For the past year, I’ve been sticking to the following three lenses 98% of the time. Please note: when you’re looking to purchase a camera lens, do your homework and ensure that it fits your particular camera. When I upgrade to my full frame camera, I do have a few lenses that I can no longer use.
Canon EF 24-70mm f/2.8L – This lens is my most recent purchase. I use it for full-room shots at home, and I take it with me when I travel. It’s versatility and flexibility makes it great for traveling. It is a bit large, which is a bummer, but I don’t mind. I find the quality of the images, whether close up or at a distance, to be excellent.
Canon EF 100mm f/1:2.8 Macro – You’ll notice that I like to do a lot of close-ups and detail shots. I’m not sure why, but these are my favorite photos to take, and this is my favorite lens to use when taking them. Because of that, this is probably my most cherished lens. This lens is also the one that I’ve had the longest so I’m super comfortable in using it and knowing how it works.
*If you have a full frame camera and are looking to purchase this macro lens, I recommend this one HERE. I purchased my lens before I had my full frame, so I chose the one that fit my camera.
Canon EF 50mm f/1.4 – This is the lens I find myself using the most. It’s great for anything from photos of my home to food photography. What I especially like about this lens is that the focal length (f-stop) can be adjusted so that it’s very low. This puts what you’re taking a picture of in focus and blurs out everything in the background. I used this lens to get this shot of my coffee cup. My only complaint about this lens is that you can only get so close to an object before the lens will no longer focus on it, thus not allowing you to take a picture. (That’s when I grab my macro lens.)
In my opinion, a quality tripod is essential for crisp and beautiful photos. For the past several years, I’ve been using the Manfrotto MT055 XPro3 Tripod with the Manfrotto Heavy Duty Grip Joystick Head. (Yes, you need both pieces.)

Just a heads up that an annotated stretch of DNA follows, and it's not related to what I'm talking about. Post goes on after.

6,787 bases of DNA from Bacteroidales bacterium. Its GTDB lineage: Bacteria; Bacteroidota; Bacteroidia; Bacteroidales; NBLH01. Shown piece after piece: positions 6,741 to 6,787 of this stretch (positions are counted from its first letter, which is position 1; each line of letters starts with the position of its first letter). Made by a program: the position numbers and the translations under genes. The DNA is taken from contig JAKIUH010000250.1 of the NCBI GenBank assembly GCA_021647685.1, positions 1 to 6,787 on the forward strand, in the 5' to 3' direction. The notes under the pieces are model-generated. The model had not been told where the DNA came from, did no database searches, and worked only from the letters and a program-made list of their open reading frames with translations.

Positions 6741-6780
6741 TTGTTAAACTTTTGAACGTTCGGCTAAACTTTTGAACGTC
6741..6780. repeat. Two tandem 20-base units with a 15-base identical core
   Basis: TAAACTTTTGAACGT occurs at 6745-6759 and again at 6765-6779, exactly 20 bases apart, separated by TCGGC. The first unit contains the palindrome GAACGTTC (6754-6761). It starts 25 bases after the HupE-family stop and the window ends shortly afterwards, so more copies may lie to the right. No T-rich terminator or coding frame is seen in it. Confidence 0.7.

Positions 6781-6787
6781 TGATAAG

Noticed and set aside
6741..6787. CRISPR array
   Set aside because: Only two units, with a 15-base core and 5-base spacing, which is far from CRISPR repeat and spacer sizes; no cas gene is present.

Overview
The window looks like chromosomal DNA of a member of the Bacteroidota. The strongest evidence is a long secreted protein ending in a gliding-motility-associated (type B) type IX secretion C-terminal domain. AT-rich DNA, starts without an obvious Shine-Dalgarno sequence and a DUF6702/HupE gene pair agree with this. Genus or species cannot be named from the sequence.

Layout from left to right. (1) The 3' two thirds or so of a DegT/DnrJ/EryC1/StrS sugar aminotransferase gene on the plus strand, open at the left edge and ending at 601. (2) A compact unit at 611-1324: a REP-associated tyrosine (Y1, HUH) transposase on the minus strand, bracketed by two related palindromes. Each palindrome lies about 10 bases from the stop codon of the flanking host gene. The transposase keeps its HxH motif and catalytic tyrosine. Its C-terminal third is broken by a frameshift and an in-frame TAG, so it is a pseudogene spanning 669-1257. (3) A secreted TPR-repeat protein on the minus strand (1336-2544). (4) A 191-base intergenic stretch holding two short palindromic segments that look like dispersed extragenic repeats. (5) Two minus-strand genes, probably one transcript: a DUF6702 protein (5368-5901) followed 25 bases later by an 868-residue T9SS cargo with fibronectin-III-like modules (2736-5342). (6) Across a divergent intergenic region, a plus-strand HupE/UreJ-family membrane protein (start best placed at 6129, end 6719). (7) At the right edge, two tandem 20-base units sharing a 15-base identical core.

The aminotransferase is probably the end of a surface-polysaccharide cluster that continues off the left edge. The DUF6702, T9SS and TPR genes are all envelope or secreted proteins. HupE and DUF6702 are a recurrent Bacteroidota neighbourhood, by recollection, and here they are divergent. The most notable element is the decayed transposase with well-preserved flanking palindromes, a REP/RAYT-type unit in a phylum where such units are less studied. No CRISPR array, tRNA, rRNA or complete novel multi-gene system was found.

Editing: Photoshop Lightroom
The only edits I make to my photos are to adjust lighting, shadows, and clarity. To be honest, I have no idea how to use Photoshop, which is both a blessing and a curse. Photoshop Lightroom, on the other hand, is a fabulous tool that allows you to adjust your photos to make them pop. I find it helpful for brightening images, adding or removing warmth from photos, and, in general, making things look crisper.
I rely solely on natural light for my photography. (Meaning, I use no photography lights, just the sunlight.) Therefore, when conditions aren’t ideal or I’m trying to snap a shot as the sun is going down, Lightroom is essential for helping me fix darkness or shadows in those images. Lightroom is also what I use to add the Inspired by Charm watermark to my photos.
A lot of people use Photoshop for this, but I don’t have that knowledge (yet), so I stick to what I know. While it’s not ideal (It has its quirks.), iStudio works for me. I’ve been using it for over six years now, so I’m comfortable with it and aware of its limitations.
And that’s it. I think that covers everything. As you can imagine, there are a variety of settings and modes to play with on the camera to achieve “the perfect picture.” I’m not going to get into all of those settings here or when and why I use them. If you’re new to photography, you can find some videos on YouTube and tutorials across the internet that will teach you how to use your new camera, lens, or editing software. I’ve spent many a night watching videos and reading tutorials to increase my skills.
I hope you found this “behind-the-scenes” post helpful and interesting. If you’d like more posts like this, let me know in the comments. I’m not exactly sure what those posts would entail, so leave some suggestions as well. Thanks!